The U.S. has levied heavy sanctions against Iran, seriously damaging its economy. Iran's President Hassan Rouhani recently said, "Today the country is facing the biggest pressure and economic sanctions in the past 40 years."
Those same sanctions appear intended to threaten Tehran with regime change, put additional pressure on Iran's 80 million people, drive wedges between us and our European allies and force Iran from the bargaining table. Longer term, they increase U.S. international isolation and reduce the power of the U.S. dollar and Treasury as instruments of world leadership.
Sanctions are applied to impel an adversary to seek an agreement on a problem that threatens U.S. interests. U.S.-led sanctions against Iran eight years ago combined with oil price declines and mismanagement of Iran's economy put its nuclear bomb program under stringent limits and unparalleled monitoring. The result showed an effective use of the sanctions tool.
The Trump administration has not spoken of the objectives of its sanctions. Secretary of State Mike Pompeo issued 13 unilateral demands to assure us that Iran will not make a nuclear weapon -- a trenchant example of the perfect being the eternal enemy of the good. The president's vague offer to talk about a "better" nuclear deal by throwing out the existing one is like buying a used car from a convicted carjacker.
These sanctions are undermining the well-being of millions of Iranians while egging on Iran to take ever-more aggressive action in Iraq and Syria and build more ballistic missiles. The sole conclusion that Iran can possibly reach is that the U.S. seeks regime change. The threat of regime change, as Pompeo admitted in Warsaw in a possibly unguarded moment, seems real. Looking only at the history of Afghanistan, Iraq and Libya, the U.S. has not been very successful.
Meanwhile, Iran is launching diplomatic overtures around the world as the state that stands up to the xenophobia of "America First." Iran's role today recalls the high point of Fidel Castro's Cuba, which gained broad recognition as the obstinate David against the U.S. Goliath even though few sympathized with the Cuban system.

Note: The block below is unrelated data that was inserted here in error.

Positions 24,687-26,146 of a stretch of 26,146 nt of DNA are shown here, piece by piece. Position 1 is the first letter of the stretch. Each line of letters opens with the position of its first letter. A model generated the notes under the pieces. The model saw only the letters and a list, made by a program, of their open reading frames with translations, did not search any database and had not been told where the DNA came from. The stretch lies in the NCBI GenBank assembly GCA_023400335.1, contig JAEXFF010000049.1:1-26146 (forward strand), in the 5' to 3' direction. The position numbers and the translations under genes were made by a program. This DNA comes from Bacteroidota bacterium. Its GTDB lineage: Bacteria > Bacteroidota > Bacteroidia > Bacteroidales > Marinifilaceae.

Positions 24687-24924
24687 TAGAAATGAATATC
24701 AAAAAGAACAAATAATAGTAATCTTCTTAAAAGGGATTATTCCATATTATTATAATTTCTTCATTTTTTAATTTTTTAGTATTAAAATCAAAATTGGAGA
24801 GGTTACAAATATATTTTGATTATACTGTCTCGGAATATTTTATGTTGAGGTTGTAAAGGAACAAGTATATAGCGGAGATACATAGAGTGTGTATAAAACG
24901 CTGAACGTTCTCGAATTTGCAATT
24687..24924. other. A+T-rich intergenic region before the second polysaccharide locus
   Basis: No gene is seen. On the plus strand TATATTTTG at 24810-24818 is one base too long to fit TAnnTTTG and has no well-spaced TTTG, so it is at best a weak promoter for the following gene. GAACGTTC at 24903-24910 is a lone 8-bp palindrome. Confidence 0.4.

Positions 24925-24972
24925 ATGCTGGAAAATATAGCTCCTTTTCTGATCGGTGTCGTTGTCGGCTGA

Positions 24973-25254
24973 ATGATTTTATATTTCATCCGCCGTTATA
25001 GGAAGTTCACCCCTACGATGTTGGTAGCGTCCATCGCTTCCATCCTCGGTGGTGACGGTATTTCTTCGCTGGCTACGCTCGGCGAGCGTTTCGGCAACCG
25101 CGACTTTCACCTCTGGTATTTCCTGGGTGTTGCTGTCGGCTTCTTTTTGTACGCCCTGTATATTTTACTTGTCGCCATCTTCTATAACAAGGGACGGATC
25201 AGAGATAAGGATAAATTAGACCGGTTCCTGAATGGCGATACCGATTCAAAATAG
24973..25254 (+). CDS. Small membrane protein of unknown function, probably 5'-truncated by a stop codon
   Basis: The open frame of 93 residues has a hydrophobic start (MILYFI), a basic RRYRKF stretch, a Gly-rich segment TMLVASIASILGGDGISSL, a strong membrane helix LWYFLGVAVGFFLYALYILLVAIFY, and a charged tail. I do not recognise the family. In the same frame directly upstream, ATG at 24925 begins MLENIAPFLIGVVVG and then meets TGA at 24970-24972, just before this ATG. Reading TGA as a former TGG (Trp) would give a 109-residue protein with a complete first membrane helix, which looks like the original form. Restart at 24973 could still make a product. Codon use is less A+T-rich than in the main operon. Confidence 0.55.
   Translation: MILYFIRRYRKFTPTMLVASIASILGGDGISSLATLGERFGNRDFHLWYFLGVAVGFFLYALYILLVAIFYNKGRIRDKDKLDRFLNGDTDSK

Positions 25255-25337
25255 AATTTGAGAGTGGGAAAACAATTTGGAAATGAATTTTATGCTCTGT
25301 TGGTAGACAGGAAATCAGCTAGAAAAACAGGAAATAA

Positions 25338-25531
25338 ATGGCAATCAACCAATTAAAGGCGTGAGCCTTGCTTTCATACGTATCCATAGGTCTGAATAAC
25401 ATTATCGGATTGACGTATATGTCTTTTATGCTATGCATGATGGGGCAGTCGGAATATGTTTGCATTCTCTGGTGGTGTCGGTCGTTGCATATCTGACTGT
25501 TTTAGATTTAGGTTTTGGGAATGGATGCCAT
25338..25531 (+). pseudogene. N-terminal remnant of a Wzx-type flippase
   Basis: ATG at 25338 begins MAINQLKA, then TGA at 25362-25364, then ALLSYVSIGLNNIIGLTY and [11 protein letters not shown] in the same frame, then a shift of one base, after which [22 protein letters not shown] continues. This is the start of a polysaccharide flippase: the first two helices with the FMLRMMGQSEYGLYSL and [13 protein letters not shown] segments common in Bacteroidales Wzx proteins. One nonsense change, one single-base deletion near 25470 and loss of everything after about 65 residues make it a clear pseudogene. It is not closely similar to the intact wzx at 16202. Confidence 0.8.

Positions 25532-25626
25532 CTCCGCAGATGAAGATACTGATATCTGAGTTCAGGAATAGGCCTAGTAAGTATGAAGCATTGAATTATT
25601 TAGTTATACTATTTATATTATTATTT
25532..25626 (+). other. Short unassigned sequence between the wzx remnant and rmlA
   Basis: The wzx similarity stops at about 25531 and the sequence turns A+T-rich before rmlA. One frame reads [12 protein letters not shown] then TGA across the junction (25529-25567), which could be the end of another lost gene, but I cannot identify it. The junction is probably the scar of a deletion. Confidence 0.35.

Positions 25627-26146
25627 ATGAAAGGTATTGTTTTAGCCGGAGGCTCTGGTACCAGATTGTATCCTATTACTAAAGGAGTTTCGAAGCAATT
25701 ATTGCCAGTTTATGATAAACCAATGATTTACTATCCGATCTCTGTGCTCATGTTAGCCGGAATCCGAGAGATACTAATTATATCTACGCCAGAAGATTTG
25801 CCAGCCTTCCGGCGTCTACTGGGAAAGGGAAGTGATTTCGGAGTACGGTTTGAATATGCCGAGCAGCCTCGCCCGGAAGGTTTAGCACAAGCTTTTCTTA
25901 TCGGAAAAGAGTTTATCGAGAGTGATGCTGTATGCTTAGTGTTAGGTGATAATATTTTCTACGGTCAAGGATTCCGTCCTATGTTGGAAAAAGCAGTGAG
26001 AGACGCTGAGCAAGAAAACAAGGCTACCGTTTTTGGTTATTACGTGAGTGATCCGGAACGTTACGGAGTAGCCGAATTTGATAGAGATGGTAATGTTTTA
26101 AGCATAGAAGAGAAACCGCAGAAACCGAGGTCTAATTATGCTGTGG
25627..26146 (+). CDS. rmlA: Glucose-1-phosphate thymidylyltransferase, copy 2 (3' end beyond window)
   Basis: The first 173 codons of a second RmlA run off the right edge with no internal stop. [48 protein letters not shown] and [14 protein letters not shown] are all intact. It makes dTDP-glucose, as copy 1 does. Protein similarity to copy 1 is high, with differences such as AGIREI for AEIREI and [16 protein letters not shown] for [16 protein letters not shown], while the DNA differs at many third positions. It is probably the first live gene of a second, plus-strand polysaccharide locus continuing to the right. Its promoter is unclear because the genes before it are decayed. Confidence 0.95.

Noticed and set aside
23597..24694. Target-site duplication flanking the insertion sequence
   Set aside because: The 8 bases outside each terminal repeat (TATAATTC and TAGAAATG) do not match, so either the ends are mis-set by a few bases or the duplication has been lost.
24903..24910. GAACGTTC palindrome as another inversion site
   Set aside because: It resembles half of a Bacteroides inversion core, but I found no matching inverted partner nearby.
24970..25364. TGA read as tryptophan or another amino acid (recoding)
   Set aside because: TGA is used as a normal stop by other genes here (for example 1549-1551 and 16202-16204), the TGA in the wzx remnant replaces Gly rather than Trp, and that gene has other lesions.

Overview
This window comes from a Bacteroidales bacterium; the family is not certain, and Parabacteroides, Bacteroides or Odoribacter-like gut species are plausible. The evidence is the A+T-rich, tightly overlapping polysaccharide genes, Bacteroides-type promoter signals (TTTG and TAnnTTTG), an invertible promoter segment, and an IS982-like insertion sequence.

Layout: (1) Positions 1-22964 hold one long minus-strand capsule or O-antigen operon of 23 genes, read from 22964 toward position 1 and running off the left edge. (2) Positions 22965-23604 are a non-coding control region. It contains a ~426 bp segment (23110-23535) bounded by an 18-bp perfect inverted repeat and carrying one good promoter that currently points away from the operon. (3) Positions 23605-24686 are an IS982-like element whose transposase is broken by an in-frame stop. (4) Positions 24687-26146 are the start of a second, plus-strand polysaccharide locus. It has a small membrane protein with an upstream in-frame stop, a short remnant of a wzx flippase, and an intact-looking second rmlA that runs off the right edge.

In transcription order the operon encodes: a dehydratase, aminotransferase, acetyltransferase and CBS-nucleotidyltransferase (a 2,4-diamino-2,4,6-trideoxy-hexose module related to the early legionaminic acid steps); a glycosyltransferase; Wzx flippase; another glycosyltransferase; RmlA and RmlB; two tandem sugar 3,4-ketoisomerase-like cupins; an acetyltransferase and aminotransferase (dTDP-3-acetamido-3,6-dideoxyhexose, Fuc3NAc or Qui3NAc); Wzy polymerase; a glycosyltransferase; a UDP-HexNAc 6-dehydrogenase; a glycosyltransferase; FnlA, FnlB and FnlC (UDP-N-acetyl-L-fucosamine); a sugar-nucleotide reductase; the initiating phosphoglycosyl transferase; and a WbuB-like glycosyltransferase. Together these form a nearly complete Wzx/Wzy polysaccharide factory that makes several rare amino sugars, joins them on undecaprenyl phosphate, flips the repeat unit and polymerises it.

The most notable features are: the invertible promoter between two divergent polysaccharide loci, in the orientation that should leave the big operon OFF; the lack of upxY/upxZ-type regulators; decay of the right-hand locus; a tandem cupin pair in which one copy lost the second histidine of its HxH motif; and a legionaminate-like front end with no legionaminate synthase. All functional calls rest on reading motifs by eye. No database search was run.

The abject failure of a recent Pompeo-promoted conference against Iran in Warsaw is a clear indicator that the U.S. strategy of trying (and failing) to build a broad coalition against Iran is undermining U.S. world leadership.
Friendly and hostile nations are now planning many ways to work around the U.S. secondary sanctions levied against them to stop trade with Iran. Russia, China and many other nations that have ever more reluctantly used the American dollar as the world reserve currency have expressed greater interest in getting others to use the euro or their rubles or yuan instead. Bankers and government officials assure us that the dollar will remain a great source of American power long into the future, but cracks are developing.
Our European allies set up a financial facility specifically to avoid the long arm of U.S. sanctions against their trade with Iran. The Instrument in Support of Trade Exchange will allow goods to be bartered between Iranian companies and others without dollars or international banks. It is unclear whether it will be effective, but it is another signal of mounting rejection of the U.S. and its Treasury Department.
The administration's determination to restrict Iran's export of oil to zero is designed to crush Iran's access to currency and foreign goods. Pushback against these U.S. efforts from states that have traditionally depended on Iranian petroleum has forced the administration to give short-term waivers to eight countries (including China, India and Japan), thereby confusing the world market. For example, the U.S. has brought significant pressure on Iraq to cease importing refined petroleum products and electricity from Iran. This extra demand on Baghdad has added to the mounting disenchantment of with U.S. confrontational strategies against Iran on Iraqi territory.
The U.S. objective should be to undermine Iran's posture as the victim of U.S. hostility, repair the isolation into which our policies have put us, and put on the table a set of ideas for ending Iran's flirtation with nuclear weapons. There is no major conflict in the Middle East that can be solved without Iran's involvement, most especially the nuclear question. The paradox of Iran's mounting influence because of the sanctions is real. The way to solve it is to build a multinational, cooperative diplomatic commitment to convince Iran that constructive engagement beats aggressive estrangement any time.